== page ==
Selling Airborne Opulence to the Upper Upper Upper Class
> Varsano, who says he has sold or helped to sell almost 300 aircraft over the course of his career, is a large, fit, exceptionally good looking and effortlessly agreeable self-made man of 61. He has an imposing head crowned with slicked-back pewter hair, piercing eyes of an Aegean blue, an imperial nose and the resplendent smile of a beloved crooner on a Caesars Palace pension. He wears suits made by the Ghanaian-British Savile Row designer Ozwald Boateng over worn Italian loafers, and carries a weathered gray Louis Vuitton briefcase with a heavy metal clasp. His business card is milled from galvanized metal. By his estimate, the total value of sales he has brokered exceeds $4 billion.
Airbus Pumps Out Record Number of Jets, Joins Boeing in Production Scramble
> Airbus said Monday it built 718 planes in 2017—a company record and a full 30 planes above the year before. Boeing said last week it produced 763 airliners, also a record.
> Airbus and Boeing have already struggled at times to get planes out the door because of a lack of seats, toilet doors, and even engines.
Toilet doors and jet engines, the pinnacle of modern engineering.
> Boeing and Airbus ended the year with a combined backlog of 13,129 planes, or almost nine years of production at current output levels.
I cannot imagine dealing with a backlog like that.
The Brief, Wondrous, High-Flying Era of Zeppelin Dining
> A trip from Brazil to Europe, for instance, took three days, and there was little to do except look out the window, read, socialize, eat, and drink. These last two, as one might expect, were taken quite seriously.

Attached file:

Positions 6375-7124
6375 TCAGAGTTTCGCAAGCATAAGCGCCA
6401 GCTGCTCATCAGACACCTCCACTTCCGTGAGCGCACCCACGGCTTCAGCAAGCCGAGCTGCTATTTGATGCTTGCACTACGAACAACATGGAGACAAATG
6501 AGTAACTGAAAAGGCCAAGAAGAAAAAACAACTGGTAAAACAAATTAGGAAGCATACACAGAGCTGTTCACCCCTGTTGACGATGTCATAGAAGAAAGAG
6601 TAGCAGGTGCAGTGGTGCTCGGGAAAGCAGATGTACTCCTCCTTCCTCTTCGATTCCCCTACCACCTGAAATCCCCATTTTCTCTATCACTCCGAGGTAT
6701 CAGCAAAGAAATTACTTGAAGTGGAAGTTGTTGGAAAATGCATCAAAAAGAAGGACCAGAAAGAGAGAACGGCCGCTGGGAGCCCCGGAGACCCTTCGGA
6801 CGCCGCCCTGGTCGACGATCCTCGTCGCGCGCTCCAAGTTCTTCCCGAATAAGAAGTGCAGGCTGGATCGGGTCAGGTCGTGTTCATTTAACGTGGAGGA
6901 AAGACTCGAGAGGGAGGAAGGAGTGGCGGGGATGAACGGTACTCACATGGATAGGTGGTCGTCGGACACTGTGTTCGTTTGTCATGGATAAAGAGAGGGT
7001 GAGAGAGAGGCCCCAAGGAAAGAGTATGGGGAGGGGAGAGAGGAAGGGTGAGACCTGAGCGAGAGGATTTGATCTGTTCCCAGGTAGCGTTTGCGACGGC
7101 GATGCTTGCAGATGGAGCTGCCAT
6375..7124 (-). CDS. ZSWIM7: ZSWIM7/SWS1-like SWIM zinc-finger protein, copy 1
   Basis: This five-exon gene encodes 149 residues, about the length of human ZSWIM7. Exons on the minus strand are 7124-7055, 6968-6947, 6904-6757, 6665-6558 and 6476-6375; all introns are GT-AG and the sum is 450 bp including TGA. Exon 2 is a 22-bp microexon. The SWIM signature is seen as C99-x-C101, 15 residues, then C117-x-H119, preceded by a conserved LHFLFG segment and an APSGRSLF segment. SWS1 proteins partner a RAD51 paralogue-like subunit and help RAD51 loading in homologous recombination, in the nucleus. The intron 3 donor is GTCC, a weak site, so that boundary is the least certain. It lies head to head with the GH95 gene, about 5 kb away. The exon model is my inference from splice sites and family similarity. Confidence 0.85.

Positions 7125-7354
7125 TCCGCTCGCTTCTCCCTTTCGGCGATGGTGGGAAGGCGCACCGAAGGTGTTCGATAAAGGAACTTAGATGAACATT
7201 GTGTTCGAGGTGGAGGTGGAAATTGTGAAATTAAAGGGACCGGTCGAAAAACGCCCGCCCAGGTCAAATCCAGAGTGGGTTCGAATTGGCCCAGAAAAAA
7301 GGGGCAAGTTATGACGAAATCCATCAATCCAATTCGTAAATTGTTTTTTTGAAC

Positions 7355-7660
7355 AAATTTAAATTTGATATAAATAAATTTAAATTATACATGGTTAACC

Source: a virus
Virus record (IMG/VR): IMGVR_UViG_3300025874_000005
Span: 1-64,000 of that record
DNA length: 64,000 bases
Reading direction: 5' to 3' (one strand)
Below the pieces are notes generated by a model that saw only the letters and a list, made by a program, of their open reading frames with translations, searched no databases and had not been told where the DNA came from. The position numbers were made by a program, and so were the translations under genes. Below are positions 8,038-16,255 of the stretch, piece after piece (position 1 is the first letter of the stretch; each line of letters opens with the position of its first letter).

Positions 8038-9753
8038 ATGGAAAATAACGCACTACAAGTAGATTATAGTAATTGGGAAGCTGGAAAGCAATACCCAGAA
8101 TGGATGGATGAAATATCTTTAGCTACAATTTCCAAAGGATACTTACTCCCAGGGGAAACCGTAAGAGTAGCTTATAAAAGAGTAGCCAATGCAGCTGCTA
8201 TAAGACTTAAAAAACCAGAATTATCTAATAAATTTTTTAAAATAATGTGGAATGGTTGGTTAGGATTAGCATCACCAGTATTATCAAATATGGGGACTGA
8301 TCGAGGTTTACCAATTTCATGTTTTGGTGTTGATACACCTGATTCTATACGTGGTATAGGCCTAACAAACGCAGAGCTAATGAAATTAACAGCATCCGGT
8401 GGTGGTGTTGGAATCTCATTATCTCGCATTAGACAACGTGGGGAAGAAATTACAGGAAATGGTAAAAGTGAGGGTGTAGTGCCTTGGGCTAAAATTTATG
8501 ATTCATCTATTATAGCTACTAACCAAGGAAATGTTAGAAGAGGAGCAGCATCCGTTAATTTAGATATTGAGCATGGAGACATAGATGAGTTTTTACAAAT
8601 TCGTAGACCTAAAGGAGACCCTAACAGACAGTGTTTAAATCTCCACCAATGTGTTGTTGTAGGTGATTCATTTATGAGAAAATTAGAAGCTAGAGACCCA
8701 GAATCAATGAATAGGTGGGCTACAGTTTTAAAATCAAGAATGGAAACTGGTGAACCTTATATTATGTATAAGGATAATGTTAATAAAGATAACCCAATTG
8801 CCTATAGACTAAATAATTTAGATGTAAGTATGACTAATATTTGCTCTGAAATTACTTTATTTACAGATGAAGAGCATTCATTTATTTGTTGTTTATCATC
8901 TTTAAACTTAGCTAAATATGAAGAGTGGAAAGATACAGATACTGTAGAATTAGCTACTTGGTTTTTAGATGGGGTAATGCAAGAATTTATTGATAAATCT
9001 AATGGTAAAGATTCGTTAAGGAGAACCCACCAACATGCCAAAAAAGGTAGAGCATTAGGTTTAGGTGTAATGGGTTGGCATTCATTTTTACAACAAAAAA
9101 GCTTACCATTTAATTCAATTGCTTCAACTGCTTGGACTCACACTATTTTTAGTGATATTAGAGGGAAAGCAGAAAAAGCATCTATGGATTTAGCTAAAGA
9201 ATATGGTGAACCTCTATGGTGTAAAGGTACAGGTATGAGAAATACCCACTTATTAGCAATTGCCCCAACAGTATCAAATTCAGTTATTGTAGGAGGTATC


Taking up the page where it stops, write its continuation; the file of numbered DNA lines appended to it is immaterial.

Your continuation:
What life is like aboard America’s doomsday plane
> Reporting has taken me to many strange places. The oddest is the National Airborne Operations Centre, the doomsday plane that carries American defence secretaries around the globe. A specialised version of a Boeing 747, known as an E4-B, its white and blue hull is studded with odd bulges and domes, concealing the gadgets needed to run a nuclear war from the air.
Kansas City's Airport: A Dud Or A Gem, Depending On Who You Ask
> But the terminals were built more than 40 years ago, and many believe the decades have not been kind.
The new world of monopoly? What about flying?
> I frequently see airlines cited as an example where the American economy is obviously more monopolistic. By some metrics, yes, but what about the final deal?
The jet plane that shot itself down
Don’t aim at your future self.
United Wants to Sell Your Seat to Someone Else for More Money
Continuous markets in everything. All it’s missing is a little blockchain.